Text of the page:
Session 3: Small molecule therapies

Speakers: Anton Simeonov, PhD (NCATS/NIH), Fran Sverdrup, PhD (St. Louis University), David Dasberg (Facio Therapies), Jamshid Arjomand, PhD (Genea Biocells)

Discussions focused on the development of small molecule therapies, including assay development and screening, creating partnerships with industry, and developing drug candidates.  An overview was presented of the technical and funding resources at NCATS (National Center for Advancing Translational Sciences), which cover early assay development, uHTS, lead optimization and preclinical support. NCATS offers a 500,000 compound libraries that include known drugs, compounds that probe specific mechanisms, and purified natural products (see Appendix 1).  In addition, their ultrahigh throughput screening (uHTS) system has the potential to look at combinatorial effects of more than one compound at a time.

The NIH has also compiled some of the best practices to create the "Manual for Assay Guidelines" based on Eli Lily’s process ( In addition to technical assistance, the TRND (Therapeutics for Rare and Neglected Diseases) program is also supports preclinical collaboration efforts.

Additional presentations focused on assays currently being developed at industry and academic sites, as well as key considerations that inform screening efforts:

  • Genea Biocells described their repository of stem cells available to investigators, including three human ES cell lines registered with the NIH that are provided with a scalable protocol for muscle cell differentiation. Internal screens at Genea have shown that DUX4 expression affects the morphology of the myotubes and can be used as one of the measures in their assay. Genea is also pursuing functional endpoints that measure force and contraction using their cells.
  • Facio Therapies described their assay that uses primary FSHD muscle cells to look at DUX4 and SMCHD1 modulation.
  • The choice of the cell type and the assay should be determined by the ultimate purpose intended for the screen, and may require trade-offs. For instance, stem cells might be easier to scale up, but differentiated myotubes have less variability and consequently offer better reproducibility for larger scale screens.

Implications for therapeutic development and Friends funding:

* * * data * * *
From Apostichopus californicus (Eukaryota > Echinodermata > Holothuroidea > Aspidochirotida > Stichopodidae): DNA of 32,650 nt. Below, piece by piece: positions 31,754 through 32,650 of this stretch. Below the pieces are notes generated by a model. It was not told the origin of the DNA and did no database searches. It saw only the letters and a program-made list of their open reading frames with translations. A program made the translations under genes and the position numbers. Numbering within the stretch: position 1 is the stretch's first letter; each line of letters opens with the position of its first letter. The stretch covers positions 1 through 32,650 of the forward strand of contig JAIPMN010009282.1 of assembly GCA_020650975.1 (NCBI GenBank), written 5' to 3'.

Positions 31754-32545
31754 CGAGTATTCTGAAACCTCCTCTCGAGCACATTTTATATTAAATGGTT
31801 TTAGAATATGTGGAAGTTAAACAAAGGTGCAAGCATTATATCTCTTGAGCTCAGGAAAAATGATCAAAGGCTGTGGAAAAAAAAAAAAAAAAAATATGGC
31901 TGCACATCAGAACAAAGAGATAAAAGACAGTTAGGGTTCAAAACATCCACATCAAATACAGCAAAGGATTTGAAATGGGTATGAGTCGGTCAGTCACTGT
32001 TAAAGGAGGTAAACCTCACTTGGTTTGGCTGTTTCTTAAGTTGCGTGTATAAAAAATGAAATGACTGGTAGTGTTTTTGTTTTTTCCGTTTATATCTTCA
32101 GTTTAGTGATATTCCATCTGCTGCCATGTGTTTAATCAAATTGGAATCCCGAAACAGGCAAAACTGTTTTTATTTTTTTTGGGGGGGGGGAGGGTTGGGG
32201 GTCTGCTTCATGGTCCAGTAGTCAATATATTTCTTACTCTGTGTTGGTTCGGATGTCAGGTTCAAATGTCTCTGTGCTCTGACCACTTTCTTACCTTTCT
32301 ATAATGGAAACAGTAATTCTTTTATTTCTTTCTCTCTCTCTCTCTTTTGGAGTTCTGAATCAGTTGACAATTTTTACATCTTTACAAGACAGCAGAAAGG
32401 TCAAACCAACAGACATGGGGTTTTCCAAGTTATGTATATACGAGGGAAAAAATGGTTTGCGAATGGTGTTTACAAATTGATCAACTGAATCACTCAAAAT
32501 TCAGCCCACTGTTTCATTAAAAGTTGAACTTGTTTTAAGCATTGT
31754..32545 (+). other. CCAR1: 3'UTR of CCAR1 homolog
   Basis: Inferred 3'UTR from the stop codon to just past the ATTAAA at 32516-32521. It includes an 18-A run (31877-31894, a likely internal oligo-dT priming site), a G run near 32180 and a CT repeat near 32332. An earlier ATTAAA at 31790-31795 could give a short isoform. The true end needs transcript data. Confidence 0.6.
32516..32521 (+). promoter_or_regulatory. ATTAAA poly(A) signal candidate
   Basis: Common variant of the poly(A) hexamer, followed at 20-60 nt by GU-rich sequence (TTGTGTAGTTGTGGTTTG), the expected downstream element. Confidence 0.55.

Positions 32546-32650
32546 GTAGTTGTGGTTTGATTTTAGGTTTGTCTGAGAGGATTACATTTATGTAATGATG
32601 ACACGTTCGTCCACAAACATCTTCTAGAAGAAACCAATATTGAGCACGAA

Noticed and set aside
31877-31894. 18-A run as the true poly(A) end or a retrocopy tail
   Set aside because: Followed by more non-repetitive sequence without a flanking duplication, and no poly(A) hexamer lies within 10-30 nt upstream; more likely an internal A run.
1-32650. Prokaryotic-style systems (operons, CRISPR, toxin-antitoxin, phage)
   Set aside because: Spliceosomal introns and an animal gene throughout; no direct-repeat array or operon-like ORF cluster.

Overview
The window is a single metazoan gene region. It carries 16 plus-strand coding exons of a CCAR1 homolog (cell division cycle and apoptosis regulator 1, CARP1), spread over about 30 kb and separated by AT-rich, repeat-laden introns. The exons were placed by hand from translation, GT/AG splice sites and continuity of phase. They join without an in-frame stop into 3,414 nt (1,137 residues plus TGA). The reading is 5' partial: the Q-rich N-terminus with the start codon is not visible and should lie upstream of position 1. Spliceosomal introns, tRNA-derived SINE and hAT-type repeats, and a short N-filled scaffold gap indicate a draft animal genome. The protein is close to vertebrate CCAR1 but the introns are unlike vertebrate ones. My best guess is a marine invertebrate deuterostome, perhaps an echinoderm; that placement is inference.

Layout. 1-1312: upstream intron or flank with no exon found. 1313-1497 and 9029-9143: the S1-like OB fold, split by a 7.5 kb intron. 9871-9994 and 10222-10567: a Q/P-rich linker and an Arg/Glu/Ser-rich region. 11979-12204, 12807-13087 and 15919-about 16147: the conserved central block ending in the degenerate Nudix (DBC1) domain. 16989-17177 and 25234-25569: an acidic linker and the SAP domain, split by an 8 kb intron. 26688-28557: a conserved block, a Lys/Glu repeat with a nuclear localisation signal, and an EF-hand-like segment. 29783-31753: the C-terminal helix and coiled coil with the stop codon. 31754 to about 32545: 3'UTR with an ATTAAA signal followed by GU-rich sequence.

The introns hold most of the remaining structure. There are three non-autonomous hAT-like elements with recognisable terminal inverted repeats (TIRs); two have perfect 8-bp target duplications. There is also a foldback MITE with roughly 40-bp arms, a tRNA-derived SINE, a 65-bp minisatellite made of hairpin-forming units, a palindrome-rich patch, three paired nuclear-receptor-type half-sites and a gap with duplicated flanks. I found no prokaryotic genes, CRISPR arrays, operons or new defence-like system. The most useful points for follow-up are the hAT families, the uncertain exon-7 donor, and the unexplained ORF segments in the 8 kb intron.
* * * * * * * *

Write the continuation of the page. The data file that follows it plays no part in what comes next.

It will be critical to conduct future assay development and screens on a scale that will enable comprehensive interrogation of the biology and therapeutic efficacy.

High priority opportunities included:

  • Facilitating researcher access to advanced uHTS capabilities and to as many extensive compound libraries as possible. This work will therefore be best handled at centers such as NCATS that have industrial scale capabilities.
  • In-depth evaluation of how representative assays are of the disease mechanism/pathology.
  • Conclusion reached that funding academic screens is a futile activity.

Session 4: Antisense Oligonucleotide and gene therapy

Speakers: Olivier Danos, PhD (Biogen), Scott Harper, PhD (Ohio State University School of Medicine)

Several biologic strategies could be used to treat FSHD.  For antisense oligonucleotides, targets could be DUX4 mRNA degradation or splicing.  In gene transfer, shRNA could be used with strategies that alter chromatin modifiers (like SMCHD1 and DMTB3).  Lastly, gene editing strategies could also target chromatin modifiers, PAS, or locus repair.

However, clinical development of antisense oligonucleotides and gene therapies poses unique challenges. Discussions focused on several issues that require attention:

  • Safety (particularly heart and liver toxicity due to saturation), although it may be more straightforward to prove safety for a knock-down therapy than for other additive therapies.
  • Establishment of the connection between therapeutic action on the target and changes in pathophysiology. For instance, if evaluating the knock down of DUX4, a link to the symptomology will be necessary to evaluate if the vector is suitable for therapeutic purposes. Questions were raised regarding the effect of chronic suppression of DUX4 in terms of side effects/adverse events, but consensus was that these issues should not be prohibitive since abnormally low DUX4 expression has been seen in patients without severe problems.